This week started with a late-night call from some friends whose trekking company had organised a three peaks challenge ascending Ben Nevis, Scafell and Snowdon in a 24 hour period. One of their guides had been taken ill on Ben Nevis and they needed a quick replacement so I agreed to guide the Scafell walk. I met the group at 1.30 am.
As much of the walk took place in darkness, I have searched out some earlier photographs to show you the area.
|Spot the wild camp - just leave behind no evidence that you were there.|
We took a route behind Great End and across the boulder fields. The boulders were particularly hard walking because it was dark and there was low cloud creating a slick of moisture on them.
|Boulder field - can be hard going and it was for us. Scafell far right.|
|A closer look at the boulders - John in his element identifying lichens.|
|Summit cairn on Scafell - a familiar misty view for many!|
I brought the group back down the corridor route to Stye Head and on to Seathwaite. As we were circling around Stye Head the morning light was just breaking. A tired group then carried on to complete the final section of the challenge up Snowdon
and I went in to work at my day job!
Overall it was good to walk it at a different time of day and do some map and compass navigation. If I’m wearing the right clothing, I love being on the hills in any weather.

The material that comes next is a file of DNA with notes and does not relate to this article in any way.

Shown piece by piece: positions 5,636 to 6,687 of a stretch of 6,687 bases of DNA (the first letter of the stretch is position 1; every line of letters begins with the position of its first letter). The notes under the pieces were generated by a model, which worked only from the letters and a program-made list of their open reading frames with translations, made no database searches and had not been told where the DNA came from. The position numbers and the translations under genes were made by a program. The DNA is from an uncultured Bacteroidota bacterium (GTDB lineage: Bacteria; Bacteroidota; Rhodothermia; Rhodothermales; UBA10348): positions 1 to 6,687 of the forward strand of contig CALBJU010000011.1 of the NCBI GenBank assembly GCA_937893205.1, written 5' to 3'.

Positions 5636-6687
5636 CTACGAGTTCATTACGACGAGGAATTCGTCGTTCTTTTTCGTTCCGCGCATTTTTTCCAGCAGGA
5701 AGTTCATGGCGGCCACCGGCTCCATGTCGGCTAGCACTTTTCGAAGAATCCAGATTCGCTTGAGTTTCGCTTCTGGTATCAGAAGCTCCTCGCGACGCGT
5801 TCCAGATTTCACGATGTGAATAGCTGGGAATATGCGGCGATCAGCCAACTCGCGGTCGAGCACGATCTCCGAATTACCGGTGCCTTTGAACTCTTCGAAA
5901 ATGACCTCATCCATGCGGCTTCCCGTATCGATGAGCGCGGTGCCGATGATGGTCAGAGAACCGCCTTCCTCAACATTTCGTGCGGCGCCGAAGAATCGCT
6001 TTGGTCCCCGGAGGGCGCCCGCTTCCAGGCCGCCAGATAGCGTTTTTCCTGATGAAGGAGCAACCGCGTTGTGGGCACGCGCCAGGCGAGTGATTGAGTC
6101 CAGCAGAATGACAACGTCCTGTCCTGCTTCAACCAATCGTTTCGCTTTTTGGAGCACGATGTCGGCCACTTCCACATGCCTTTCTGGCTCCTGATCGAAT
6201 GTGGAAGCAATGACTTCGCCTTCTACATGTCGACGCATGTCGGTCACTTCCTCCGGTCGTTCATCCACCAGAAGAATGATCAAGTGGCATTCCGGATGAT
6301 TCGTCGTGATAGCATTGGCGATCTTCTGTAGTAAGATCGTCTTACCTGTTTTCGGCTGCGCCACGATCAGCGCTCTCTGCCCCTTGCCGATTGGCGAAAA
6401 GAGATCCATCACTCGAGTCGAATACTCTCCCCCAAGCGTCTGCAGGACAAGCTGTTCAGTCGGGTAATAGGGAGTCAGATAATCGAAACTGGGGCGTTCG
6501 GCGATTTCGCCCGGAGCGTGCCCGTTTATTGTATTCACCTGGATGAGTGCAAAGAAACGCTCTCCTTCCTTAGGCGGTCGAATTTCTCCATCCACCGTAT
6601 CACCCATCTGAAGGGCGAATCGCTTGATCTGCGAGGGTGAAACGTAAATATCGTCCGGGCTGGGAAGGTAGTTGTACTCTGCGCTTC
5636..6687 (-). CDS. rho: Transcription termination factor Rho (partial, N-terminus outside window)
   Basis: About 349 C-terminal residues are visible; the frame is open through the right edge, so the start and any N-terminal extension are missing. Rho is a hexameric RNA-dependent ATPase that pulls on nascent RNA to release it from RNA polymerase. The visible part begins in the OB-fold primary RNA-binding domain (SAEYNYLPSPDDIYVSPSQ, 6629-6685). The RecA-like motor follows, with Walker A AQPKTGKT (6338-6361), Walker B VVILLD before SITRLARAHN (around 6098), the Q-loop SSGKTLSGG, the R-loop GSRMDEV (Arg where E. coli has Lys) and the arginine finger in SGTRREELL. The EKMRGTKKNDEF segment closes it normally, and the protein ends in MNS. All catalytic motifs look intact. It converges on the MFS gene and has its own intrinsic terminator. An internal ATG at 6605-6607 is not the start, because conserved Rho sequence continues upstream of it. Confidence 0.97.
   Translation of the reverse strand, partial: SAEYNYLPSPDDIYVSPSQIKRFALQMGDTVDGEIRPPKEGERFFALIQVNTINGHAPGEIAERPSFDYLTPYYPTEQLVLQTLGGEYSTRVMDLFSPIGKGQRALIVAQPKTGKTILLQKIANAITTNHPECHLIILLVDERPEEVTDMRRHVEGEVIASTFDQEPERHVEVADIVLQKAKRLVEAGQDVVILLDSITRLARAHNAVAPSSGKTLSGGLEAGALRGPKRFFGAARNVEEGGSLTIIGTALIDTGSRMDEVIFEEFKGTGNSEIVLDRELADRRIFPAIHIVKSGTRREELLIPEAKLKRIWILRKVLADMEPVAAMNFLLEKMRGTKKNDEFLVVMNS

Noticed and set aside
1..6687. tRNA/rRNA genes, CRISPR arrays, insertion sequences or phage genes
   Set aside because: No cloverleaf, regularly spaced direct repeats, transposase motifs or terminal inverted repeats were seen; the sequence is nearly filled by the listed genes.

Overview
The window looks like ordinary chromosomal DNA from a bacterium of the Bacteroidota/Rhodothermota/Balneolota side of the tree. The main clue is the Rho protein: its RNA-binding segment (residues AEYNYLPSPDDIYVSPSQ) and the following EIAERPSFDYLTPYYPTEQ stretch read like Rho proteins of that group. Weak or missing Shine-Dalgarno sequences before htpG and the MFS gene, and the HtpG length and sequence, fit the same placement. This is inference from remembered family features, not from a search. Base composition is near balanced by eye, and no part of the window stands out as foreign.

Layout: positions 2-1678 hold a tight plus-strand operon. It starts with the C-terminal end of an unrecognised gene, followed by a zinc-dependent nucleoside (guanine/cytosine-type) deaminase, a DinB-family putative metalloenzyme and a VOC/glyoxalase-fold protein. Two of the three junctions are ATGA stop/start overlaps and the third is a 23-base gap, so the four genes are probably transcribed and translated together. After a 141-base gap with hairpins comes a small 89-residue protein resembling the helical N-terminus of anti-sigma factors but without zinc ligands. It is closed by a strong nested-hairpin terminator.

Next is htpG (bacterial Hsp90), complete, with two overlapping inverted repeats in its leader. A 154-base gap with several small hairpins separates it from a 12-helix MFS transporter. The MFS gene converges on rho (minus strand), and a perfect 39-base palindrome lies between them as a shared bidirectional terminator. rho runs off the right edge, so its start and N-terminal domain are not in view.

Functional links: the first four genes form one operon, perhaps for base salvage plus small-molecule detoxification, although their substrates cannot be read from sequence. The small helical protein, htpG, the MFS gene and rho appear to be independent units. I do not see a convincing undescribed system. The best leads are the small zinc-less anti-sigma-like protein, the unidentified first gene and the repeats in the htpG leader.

|Beginning the next stage of access-for-all path.|
At work we have just started a big project to construct another half a kilometre of access-for-all path along the Derwentwater shore. At present, the existing route is being quite badly eroded in places and can be up to 4 metres wide and very muddy.
We are now working on a stretch on the eastern shore from the Kettlewell car park towards Keswick. This project is a win-win project. Once it has a good surface about a metre and a half wide, the path becomes accessible for push-chairs, wheel-chairs and others with mobility difficulties. It also encourages users to follow a narrower route rather than to be constantly widening the route as they try to avoid mud or puddles. The surrounding vegetation can then thrive when it is no longer being trampled.
Our long-term plan is to have a complete circuit of the lake but, for such a big project, it can only be completed in stages as money becomes available. Part of the funding for this stretch comes from the National Park's Access to Water Strategy.
As soon as we have more funding, we’ll move on to another length until we have the complete circuit and a superb walk will be there for us all.